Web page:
Marshall County

STONER, Thomas W.

Thomas W. STONER is not only a prominent farmer in Hopewell township, but is likewise prominent and is a leader in the councils of the democratic party, taking an active part in the various campaigns, believing it not only the privilege, but the duty of every qualified voter to do all in his power to disseminate his political views and advocate the  measures he regards as for the best interest of the people. He was born in Richland county, Ohio, February 2, 1841, and is a son of Henry and Catherine (CASTLEMAN) STONER, the former a native of Pennsylvania, and the latter of Ohio.

Henry STONER was born in Berks county, Pennsylvania, in 1796. He was the son of John SONER, likewise a native of Pennsylvania. He married Catherine CASTLEMAN, a native of Jefferson county, Ohio, born in 1800, and a daughter of John CASTLEMAN, a native of Pennsylvania, but of German descent. They were married in Ohio, and settled in Richland county, where they made a permanent home and there died some years ago. Of their family of eight children, seven grew to maturity – Annie, now Mrs. GOTCHALL, living in Nebraska; William, who died in Marshall county, in 1866; John, who lives in Michigan; George, now living in Richland county, Ohio; Jacob, who lives in Marshall county, Illinois; Henry, now living in Nebraska; Mary, now Mrs. BENEDICT, living in Richland county, Ohio; and T. W., the subject of this sketch.

Our subject was born February 2, 1841, in Richland county, Ohio, and there grew to manhood on his father’s farm, receiving his primary education in the public schools, then attended the Savannah Academy, in Ashland county, and finishing his course at Baldwin University, near Cleveland, Ohio. After leaving the university he taught school for a time in his native county, and in 1864 removed to Marshall county, Illinois, where he also taught several terms of school in Bennington township, in connection with his farming operations.

On the 15th of October, 1868, Mr. STONER married Miss Eleanor Ann GERMAN, a sister of W. H. GERMAN, of Hopewell township. She was born on Ox Bow Prairie, Putnam county, July 19, 1848. By this union six children were born, five of whom are now living – Wilbert Lee, Effie May, John R., Edna A., George H., and Harry C. Of the number, John R. is deceased.

After living upon rented farms for five years, in 1873 Mr. STONER came to Hopewell township, Marshall county, and settled upon his present farm on section 1. The farm was partially improved at the time, but many improvements have since been added by him. He has now five hundred acres, of which three hundred and eighty acres are under cultivation. In addition to general farming, Mr. STONER has engaged somewhat extensively in stock raising, in which line of business he has been quite successful. Upon his farm he has a number of head of blooded polled Angus cattle, full-blooded Poland China hogs, and also Duroc Jerseys. In addition he has imported Belgian and full-blooded draft horses.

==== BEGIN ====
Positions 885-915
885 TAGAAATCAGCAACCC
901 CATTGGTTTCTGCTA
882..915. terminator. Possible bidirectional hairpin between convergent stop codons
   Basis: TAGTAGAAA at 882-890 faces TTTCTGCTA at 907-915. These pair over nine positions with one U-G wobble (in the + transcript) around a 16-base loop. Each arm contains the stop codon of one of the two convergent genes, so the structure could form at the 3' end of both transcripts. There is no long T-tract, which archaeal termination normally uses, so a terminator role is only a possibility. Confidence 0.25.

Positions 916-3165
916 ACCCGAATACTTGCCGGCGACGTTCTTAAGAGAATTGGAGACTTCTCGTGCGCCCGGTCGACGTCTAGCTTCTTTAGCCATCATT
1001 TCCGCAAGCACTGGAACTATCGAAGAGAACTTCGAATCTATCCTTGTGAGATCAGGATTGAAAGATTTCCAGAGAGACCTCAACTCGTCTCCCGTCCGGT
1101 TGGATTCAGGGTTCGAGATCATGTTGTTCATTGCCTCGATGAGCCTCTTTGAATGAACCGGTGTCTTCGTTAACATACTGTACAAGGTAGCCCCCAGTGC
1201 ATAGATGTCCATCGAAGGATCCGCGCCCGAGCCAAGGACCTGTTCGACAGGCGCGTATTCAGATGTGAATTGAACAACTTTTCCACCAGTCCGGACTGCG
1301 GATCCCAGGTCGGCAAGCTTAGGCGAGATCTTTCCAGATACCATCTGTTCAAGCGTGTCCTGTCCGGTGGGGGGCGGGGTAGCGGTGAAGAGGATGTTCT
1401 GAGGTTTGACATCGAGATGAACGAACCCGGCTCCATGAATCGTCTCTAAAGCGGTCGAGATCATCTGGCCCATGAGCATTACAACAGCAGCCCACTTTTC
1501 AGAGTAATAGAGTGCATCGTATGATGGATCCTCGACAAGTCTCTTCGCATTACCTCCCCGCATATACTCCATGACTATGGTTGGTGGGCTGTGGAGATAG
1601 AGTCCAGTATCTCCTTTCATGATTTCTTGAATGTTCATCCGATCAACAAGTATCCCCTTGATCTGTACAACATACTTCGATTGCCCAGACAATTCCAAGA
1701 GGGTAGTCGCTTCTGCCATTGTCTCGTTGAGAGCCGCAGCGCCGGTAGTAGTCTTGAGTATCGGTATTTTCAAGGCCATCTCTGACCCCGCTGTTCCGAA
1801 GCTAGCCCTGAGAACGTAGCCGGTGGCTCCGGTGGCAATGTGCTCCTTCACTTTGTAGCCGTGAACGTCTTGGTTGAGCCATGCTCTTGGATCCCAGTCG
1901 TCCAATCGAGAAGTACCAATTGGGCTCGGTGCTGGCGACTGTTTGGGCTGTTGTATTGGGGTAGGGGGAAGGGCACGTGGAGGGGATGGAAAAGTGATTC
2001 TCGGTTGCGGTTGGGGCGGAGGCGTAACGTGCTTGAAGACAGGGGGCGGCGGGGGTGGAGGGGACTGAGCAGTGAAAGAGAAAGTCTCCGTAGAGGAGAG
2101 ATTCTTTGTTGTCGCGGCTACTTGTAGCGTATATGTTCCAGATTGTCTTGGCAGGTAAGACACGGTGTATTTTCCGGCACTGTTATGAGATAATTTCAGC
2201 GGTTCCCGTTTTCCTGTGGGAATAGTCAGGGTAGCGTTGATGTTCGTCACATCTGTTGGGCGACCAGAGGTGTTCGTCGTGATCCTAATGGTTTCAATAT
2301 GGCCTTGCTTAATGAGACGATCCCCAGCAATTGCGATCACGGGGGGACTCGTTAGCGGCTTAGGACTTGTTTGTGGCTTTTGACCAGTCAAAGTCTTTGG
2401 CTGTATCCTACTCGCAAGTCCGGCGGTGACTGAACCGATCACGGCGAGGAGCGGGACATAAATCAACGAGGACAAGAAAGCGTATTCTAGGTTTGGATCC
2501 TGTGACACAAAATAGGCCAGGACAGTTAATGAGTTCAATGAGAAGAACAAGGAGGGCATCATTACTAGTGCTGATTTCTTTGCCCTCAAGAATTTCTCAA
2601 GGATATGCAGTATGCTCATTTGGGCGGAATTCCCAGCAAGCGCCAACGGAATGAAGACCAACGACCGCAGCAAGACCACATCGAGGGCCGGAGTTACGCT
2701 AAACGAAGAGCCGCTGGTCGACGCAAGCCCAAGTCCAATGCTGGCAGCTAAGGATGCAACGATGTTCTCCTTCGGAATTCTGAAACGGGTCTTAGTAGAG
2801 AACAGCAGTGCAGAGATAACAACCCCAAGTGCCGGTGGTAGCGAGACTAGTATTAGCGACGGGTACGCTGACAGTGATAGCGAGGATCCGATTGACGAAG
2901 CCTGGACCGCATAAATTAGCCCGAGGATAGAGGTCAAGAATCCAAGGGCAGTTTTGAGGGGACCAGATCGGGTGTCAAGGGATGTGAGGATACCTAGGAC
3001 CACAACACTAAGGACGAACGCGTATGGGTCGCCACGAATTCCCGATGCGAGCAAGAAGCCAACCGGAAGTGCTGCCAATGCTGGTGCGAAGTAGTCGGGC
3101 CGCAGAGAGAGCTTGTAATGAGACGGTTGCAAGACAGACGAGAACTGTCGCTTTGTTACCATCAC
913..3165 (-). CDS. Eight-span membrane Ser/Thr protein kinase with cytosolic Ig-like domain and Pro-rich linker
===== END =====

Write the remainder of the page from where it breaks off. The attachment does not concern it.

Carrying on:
In politics, Mr. STONER affiliates with the democratic party, and has taken an active interest in township affairs. For twenty-three years he has served as school director, has been supervisor of Hopewell township four years, tax collector in Bennington township one year, clerk of Hopewell township two years, assessor of Hopewell township three years, and is now serving his third term as justice of the peace. He has been a delegate to county conventions for twenty years, and has been a leader in his party. He comes of a patriotic family, his grandfather, John STONER, serving in the Revolutionary war, being present at the battle of Bunker Hill. His brother Henry was a soldier in the civil war as a member of the Twentieth Ohio Volunteer Infantry. Mr. STONER is not a member of any church, but was reared a Methodist. Mrs. STONER is a member of the Christian church, and in all religious and benevolent work takes an active interest and does all in her power to advance the interest of the Master’s cause.

Extracted March 2011 by Norma Hass from The Biographical Record of Bureau, Marshall and Putnam Counties, Illinois, 1896.

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